Question: My sister sent me some “Neem oil” to use for powdery mildew, but I haven’t a clue how to use it. Could you tell me?
Answer: “Neem oil” is processed from seeds of the neem tree, native to eastern India and Burma, and is a wonderful product that can be effective as an insecticide, miticide, and fungicide and is safe for home use. It biodegrades quickly, and exposure to neem oil poses no threat to humans or other higher animals, or to “beneficial” predator insects (only to those who feed on plants). Though it doesn’t directly kill plant-feeding insects, it does act as an irritant, discouraging them from feeding on the plant. For this reason, it’s best used regularly as a preventative, or to attack pest problems in their early stages.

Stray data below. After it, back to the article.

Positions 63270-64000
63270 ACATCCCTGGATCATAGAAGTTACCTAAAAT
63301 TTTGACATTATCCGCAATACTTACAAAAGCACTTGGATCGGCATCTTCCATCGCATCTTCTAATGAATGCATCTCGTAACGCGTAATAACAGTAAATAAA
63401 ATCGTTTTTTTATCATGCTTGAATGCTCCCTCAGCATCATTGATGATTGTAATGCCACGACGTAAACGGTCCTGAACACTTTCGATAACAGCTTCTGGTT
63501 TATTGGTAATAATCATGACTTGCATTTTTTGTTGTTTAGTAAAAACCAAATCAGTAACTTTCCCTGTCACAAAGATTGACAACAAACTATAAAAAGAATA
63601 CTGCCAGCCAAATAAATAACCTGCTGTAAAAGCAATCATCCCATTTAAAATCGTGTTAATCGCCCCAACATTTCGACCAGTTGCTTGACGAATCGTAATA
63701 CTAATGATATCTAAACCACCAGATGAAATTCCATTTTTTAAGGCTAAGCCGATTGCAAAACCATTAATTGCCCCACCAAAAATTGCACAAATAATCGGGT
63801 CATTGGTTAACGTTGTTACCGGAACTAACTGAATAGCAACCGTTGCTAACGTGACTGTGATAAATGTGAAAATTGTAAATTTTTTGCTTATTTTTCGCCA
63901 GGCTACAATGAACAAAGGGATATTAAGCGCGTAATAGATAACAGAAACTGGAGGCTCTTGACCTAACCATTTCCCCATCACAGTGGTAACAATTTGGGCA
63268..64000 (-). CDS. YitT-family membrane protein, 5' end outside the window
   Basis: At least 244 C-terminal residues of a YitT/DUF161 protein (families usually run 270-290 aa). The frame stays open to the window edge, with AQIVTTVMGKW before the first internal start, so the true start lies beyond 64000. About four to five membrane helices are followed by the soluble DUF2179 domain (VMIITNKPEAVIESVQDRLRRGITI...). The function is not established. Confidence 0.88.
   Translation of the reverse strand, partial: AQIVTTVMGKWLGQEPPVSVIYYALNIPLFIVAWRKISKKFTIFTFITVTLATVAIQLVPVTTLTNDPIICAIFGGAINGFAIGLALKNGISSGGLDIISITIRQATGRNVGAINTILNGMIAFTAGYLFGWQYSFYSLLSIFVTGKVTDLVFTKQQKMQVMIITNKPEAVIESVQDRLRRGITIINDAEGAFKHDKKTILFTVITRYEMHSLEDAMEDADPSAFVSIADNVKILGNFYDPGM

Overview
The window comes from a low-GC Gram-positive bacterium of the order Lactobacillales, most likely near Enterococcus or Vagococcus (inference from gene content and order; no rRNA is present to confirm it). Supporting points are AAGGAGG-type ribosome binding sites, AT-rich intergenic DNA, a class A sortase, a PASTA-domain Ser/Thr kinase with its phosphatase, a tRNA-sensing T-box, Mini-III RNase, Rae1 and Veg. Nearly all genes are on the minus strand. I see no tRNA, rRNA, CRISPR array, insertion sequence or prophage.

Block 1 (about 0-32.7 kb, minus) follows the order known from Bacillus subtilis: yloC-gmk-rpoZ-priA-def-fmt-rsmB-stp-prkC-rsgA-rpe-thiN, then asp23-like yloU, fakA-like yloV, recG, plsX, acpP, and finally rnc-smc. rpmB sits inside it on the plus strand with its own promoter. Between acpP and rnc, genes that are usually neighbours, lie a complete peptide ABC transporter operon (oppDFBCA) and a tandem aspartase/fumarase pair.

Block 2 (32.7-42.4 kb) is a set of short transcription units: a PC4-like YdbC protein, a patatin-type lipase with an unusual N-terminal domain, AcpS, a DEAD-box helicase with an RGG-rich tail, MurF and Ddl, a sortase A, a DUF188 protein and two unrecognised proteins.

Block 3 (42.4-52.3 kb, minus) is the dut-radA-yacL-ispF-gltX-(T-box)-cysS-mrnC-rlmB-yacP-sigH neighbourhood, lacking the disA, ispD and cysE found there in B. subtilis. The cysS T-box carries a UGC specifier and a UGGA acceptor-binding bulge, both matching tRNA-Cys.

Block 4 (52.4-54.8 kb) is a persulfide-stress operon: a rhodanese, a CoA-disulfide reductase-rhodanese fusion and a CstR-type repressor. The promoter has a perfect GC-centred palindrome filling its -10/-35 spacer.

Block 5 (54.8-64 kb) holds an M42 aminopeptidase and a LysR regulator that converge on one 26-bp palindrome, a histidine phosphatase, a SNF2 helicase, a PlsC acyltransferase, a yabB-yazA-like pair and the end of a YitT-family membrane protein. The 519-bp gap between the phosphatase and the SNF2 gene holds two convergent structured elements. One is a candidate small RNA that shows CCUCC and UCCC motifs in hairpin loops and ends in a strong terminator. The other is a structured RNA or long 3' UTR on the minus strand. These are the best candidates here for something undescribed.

We’ve found its best use is as a treatment for powdery mildew, the very fine, white powder that appears on leaves and, sometimes, blossom stems. Though powdery mildew rarely will kill a plant, it will scar the surface of leaves and lead to short-lived blossoms. It tends to be a particular problem when there is cool, stagnant, humid air. Spraying with neem is an easy, immediate, non-toxic solution for dealing with powdery mildew on a large number of plants. There is minimal damage to open blossoms (a few varieties appear more sensitive), and leaves will look shiny and clean.
We spray with 100% pure neem oil, at a rate of 1 tsp. per quart of water. To this, add 1/4 tsp. of liquid dish soap, which is need to mix the oil well in the water. If the oil is very thick, use warm water when mixing. Spray all plant surfaces generously with a fine mist. Best of all, it’s not toxic to humans–we don’t use either masks or gloves when using it. That said, don’t be so careless as to swallow it or spray it into your eyes (not lethal, but not pleasant either). As for the odor, it smells a lot like sesame oil. To store neem oil, keep at room temperatures (it thickens if chilled), and shake well before using.